Foreign direct investment refers to investment in a foreign country where the investor retains control over the investment. India has been experiencing anaemic growth since the economic crisis in 2008. Introducing foreign investments is therefore the only way to reach its economic growth targets. Foreign companies invest in India to take advantage of cheaper wages, special investment privileges like tax exemptions, seek comparative advantages in technology, expertise, and capital to India.
India has already marked its presence as one of the fastest growing economies of the world. It has been ranked among the top three attractive destinations for inbound investments. The continuous inflow of FDI in India, which is now allowed across several industries, clearly shows the faith that overseas investors have in the country’s economy. According to the data of Department of Industrial Policy and Promotion (DIPP) the top 10 sectors that receive maximum foreign investment include services, automobiles, telecommunication, computer software and hardware and pharmaceuticals. FDI into India through the approval route shot up 162 per cent to US$ 1.91 billion in the first ten months of the ongoing fiscal year, indicating that government’s effort to improve ease of doing business and relaxation in FDI norms may be yielding results. FDI to India doubled to US$ 4.48 billion in January 2015, the highest inflow in last 29 months, from US$ 2.18 billion in January 2014.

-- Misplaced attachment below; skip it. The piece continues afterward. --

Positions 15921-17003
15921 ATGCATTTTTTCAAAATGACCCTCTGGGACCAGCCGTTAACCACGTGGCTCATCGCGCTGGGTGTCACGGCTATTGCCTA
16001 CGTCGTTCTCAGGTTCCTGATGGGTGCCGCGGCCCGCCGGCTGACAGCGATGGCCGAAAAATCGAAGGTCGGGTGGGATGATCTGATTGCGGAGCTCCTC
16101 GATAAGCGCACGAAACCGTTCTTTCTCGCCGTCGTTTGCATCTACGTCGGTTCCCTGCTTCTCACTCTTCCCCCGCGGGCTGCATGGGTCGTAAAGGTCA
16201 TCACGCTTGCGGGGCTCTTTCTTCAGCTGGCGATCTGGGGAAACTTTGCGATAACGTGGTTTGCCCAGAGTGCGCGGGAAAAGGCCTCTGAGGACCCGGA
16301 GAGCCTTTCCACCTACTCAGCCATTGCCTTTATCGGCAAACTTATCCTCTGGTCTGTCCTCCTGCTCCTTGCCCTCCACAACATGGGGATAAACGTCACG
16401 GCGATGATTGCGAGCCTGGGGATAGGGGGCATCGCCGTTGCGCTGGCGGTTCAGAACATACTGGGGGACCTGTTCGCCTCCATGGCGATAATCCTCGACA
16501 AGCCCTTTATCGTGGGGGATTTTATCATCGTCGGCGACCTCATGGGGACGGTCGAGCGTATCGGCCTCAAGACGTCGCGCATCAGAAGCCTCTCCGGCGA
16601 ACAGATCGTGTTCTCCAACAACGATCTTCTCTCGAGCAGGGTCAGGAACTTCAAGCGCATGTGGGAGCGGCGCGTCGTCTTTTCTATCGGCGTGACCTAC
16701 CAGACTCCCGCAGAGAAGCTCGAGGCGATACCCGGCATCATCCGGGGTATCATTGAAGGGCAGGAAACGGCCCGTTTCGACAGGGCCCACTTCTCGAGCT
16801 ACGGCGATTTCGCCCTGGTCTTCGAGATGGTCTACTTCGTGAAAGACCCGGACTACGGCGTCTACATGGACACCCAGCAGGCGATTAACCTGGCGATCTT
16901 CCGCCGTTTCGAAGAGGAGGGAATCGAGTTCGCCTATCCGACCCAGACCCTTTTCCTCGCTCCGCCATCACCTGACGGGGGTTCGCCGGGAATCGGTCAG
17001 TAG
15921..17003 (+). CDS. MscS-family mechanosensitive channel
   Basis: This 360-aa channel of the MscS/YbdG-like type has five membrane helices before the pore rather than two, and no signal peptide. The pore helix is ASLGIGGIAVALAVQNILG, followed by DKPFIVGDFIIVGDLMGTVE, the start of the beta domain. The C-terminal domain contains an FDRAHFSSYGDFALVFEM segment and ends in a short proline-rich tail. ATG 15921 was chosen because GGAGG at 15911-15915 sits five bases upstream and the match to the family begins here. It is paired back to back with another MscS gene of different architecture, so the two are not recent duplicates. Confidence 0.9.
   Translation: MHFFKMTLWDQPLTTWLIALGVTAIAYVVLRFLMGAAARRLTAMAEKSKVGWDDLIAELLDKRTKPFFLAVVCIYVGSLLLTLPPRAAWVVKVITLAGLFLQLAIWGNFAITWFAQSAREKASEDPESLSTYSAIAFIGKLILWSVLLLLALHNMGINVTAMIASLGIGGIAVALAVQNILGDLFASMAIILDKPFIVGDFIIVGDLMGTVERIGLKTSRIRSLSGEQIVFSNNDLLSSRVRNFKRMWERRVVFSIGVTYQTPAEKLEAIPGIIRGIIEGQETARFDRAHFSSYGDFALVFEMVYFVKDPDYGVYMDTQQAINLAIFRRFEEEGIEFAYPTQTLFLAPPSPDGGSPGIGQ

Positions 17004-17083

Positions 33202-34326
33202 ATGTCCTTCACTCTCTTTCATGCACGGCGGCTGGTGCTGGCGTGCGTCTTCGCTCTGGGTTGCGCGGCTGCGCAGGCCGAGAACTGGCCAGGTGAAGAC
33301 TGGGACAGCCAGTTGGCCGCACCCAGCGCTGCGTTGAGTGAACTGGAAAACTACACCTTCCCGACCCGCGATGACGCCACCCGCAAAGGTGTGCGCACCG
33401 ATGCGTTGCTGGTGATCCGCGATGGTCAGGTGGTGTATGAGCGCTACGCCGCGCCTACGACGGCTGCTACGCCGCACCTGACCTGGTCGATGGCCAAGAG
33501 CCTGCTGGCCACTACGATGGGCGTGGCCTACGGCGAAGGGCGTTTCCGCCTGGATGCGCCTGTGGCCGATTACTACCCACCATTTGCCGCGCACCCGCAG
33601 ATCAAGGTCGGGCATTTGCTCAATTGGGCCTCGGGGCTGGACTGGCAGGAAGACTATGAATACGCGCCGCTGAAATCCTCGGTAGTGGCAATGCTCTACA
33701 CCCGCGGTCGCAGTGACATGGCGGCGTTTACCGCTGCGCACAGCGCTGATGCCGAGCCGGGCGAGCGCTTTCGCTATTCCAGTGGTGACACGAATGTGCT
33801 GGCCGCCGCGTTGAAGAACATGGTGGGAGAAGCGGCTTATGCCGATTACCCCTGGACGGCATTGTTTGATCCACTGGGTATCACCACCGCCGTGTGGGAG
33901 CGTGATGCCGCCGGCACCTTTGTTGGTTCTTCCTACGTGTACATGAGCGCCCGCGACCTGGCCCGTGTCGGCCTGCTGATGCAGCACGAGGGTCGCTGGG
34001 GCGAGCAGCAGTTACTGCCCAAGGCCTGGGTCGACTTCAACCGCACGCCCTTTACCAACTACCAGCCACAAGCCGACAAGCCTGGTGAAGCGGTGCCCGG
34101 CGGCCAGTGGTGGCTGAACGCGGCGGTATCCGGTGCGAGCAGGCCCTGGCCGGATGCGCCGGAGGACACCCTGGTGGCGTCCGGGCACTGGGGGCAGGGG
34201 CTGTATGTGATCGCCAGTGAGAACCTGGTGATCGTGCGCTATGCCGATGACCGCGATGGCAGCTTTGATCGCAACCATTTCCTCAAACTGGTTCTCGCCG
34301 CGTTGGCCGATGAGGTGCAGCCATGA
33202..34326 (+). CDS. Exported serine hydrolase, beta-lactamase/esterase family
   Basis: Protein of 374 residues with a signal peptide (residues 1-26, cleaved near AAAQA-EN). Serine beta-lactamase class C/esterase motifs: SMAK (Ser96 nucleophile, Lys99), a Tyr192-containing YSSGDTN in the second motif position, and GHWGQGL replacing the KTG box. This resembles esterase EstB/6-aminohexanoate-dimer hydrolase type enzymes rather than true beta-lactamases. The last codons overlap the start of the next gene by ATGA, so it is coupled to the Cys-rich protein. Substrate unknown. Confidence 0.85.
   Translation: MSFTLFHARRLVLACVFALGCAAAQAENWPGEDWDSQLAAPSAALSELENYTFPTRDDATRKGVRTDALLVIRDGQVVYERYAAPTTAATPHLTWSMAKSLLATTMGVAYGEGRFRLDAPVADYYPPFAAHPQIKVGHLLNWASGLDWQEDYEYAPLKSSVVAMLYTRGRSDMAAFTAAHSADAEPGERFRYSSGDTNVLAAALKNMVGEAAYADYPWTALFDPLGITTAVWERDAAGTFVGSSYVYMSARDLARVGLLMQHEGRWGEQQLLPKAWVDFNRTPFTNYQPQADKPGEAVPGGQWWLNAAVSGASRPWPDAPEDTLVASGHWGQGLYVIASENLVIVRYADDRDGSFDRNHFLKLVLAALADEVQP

India attracts maximum FDI from Mauritius, Singapore, the Netherlands, Japan, and the US. Healthy inflow of foreign investments into the country helped India’s balance of payments (BoP) situation. India is estimated to have a requirement of around USD 1 trillion investments over five years to overhaul its infrastructure sector, including ports, airports and highways to boost growth.
The Government has amended the FDI policy regarding Construction Development Sector. Relaxation of FDI norms are expected to result in enhanced inflows into the Construction Development sector consequent to easing of sectoral conditions and clarification of terms used in the Policy.
The government has also raised FDI cap in insurance to 49 per cent from 26 per cent through a notification issued by the DIPP. The limit is composite in nature. Also, India’s cabinet has cleared a proposal which allows 100 per cent FDI in railway infrastructure, excluding operations. Though the initiative does not allow foreign firms to operate trains, it allows them to do other things such as create the network and supply trains for bullet trains etc.
Foreign Direct Investments (FDIs) have given the Indian economy a tremendous boost. India needs massive investments to sustain high-quality economic growth, particularly in the energy and infrastructure sectors. While India needs these investments to maintain a steady rate of economic growth, the government needs to tread with caution and ensure foreign investors do not take control of the Indian economy as a result of its liberalised policies. The country today needs a comprehensive and inclusive development strategy, which will use foreign direct investment to lift India’s poor from their current state of deprivation.